(Image by juhansonin, via Flickr) By Diane Gilleland The longer you blog, the more your blog will subtly change. And this is a good thing. After all, you’re always evolving as a person, so why wouldn’t this be reflected in your blog? But, as your blog changes and grows, you’ll want to make sure your new readers can easily find your older content. And so, while we’re early in the new year, let’s take a look at how your blog is organized and give it a few tweaks.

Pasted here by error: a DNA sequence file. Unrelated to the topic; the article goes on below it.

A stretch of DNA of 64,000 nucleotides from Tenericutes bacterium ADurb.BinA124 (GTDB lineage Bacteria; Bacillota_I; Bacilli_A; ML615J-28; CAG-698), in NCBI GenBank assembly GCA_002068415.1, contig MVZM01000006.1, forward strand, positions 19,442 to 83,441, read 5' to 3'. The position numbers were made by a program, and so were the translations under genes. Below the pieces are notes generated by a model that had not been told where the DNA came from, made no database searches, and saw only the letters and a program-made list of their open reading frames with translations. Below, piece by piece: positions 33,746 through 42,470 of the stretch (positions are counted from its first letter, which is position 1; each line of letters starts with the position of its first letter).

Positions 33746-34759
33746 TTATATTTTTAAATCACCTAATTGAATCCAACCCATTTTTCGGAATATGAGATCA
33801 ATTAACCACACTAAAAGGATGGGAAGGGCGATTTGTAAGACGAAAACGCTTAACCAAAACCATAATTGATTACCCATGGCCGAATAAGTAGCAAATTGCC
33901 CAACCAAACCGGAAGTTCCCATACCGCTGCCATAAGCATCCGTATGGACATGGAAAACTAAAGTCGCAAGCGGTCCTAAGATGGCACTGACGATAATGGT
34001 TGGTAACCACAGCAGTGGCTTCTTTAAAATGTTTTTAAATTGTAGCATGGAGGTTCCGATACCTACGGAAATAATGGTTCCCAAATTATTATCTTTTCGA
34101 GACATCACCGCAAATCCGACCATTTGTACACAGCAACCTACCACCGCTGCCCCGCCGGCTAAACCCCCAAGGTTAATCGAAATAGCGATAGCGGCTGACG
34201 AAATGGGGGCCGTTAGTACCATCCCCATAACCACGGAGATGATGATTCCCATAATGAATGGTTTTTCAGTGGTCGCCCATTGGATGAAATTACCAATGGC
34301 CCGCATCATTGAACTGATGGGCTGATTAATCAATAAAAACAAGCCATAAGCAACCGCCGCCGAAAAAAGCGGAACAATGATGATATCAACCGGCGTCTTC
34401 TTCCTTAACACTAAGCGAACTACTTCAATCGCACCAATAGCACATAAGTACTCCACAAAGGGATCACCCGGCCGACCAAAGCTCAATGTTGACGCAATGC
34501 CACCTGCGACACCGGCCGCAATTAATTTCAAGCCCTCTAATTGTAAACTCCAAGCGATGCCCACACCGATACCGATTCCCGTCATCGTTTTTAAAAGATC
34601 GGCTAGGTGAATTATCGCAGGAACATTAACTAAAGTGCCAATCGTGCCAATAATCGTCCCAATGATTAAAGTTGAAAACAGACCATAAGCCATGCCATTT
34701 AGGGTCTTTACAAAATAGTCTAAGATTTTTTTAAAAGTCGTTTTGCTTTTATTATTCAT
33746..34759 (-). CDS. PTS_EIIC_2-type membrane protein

One Way to Organize: A Category System In most blogging platforms, you can create a system of categories for your posts, and many bloggers use this system. So, for example, if you’re a sewing blogger, you might start your blog with a set of categories that makes sense to you: Fabric, Patterns, Finished Projects, Tools, etc. Your categories would be based on the subjects you plan to blog about most regularly. A category set is a kind of “top-down” way to organize your blog content. (Image by Nick Treby, via Flickr) Pros of a category system What’s nice about a category system is, people visiting your blog for the first time can use these categories to quickly filter your blog content. Someone who’s most interested in fabrics can click right to your Fabric category. Cons of a category system The main downside of a category system is that it sometimes resists the natural evolution of your blog. After all, there are always those rogue posts that don’t fit cleanly into any of your categories. (Maybe, as a sewing blogger, you did a one-time post about leather-working.) How do we deal with those “square peg” posts: create a new category that may never have more than one post in it, or squish it into an existing category? (More on this in a moment.) (Image by EvelynGiggles, via Flickr) Another Way to Organize: A Tag System If a category set is a “top-down” way to organize your content, then a tag system is a “bottom-up” method. Tags are small labels you assign to each blog post as you post it. Instead of creating a set of categories and fitting all your posts into it, you can give each post any tag in the world that seems appropriate at the time. So, for example, if I wrote a post about a new embroidery ebook, then I might assign these tags to it: ebook, embroidery, indie publishing, needlecraft. And you might assign totally different tags that are meaningful to you: crafts, stitchery, good reads, digital. (Image by pyramis, via Flickr) Pros of a tag system With tags, your blog’s organization grows and evolves as your content grows and evolves. You can add new tags anytime. You can even display your tags in a “tag cloud” (like the one above). The cloud makes it clear which tags have more content by displaying them larger. And, if you’re tagging well, then as you can see, your readers can really hone in on specific parts of your content. Cons of a tag system The main problem with tags is, over time, your list of tags can get big and rather unwieldy, and it can take up a great deal of space in your blog’s sidebar. And most readers, when confronted with a long, long list or a great big cloud of tags, may just glaze over from too much information. (Image by Lars Plougmann. via Flickr) So which system is better? Frankly, I think either one can work, with proper stewardship. And I think the system to use is the one that feels most comfortable to you. Some of us think top-down, and others think bottom-up. (I should add here: Blogger.com uses something called Labels, which can basically work like either Categories or Tags, depending on how you choose to display them on your blog.) (Image by Image by St Stev, via Flickr) Stewarding a Category System As we mentioned a earlier, over time, you’ll probably find new categories emerging in your content as your interests grow and change. So you may be faced occasionally with re-visiting and re-categorizing older posts. Here’s an example: my blog started out being mostly about crafts. Over time, though, I evolved into writing more about independent crafty publishing. I use a category system, so at first, I was trying to fit these odd publishing posts into that system. My “General Crafty” category seemed like the closest fit. Well, over time, I ended up blogging about crafty publishing a lot. So eventually I decided these posts deserved their own category: “Indie Publishing.” And then I went back and looked at those older posts, and changed their category. (Image by Image by muhammadahmed, via Flickr) Stewarding a Tag System If your list of tags has grown too huge to be useful, then you’ll eventually need to re-visit it. It’s a good idea to start by looking at all those tags that have only one or two posts assigned to them. Do you really need these tags to display on your blog? If these few posts aren’t really of lasting value, and your readers aren’t likely to need to refer back to them, then you can delete these tags. That leaves those few posts un-tagged, but it shouldn’t be a problem. However, let’s say you have one of these one-post tags, and the one post that’s attached to it really is something your readers will want to get back to in future. Maybe it’s that one-time-only tutorial you did on leather-working, and you’re still getting plenty of web traffic from it. You have it tagged with “leather,” but it’s the only post in the history of your blog to use that tag. Well, in that case, you might want to go back in and re-tag this post. Look through your existing tags, find another tag that would fit with this post (Like, for example, “Tutorial”.) Then you can re-tag the post and delete the “leather” tag. (Image by Image by jek-a-go-go, via Flickr) So either way, as your content grows, you’ll want to keep tidying things up so new readers can find the old stuff. In general, it’s wise to give your blog’s organization a once-over at least once a year. And remember, any time one of your readers reports not being able to find something on your blog, or you can’t find something yourself, it’s a sure sign that your organization scheme needs some attention! About the Author: Diane Gilleland produces CraftyPod.com, a blog that geeks out on crafting and also helps crafters use the web more effectively to promote their businesses.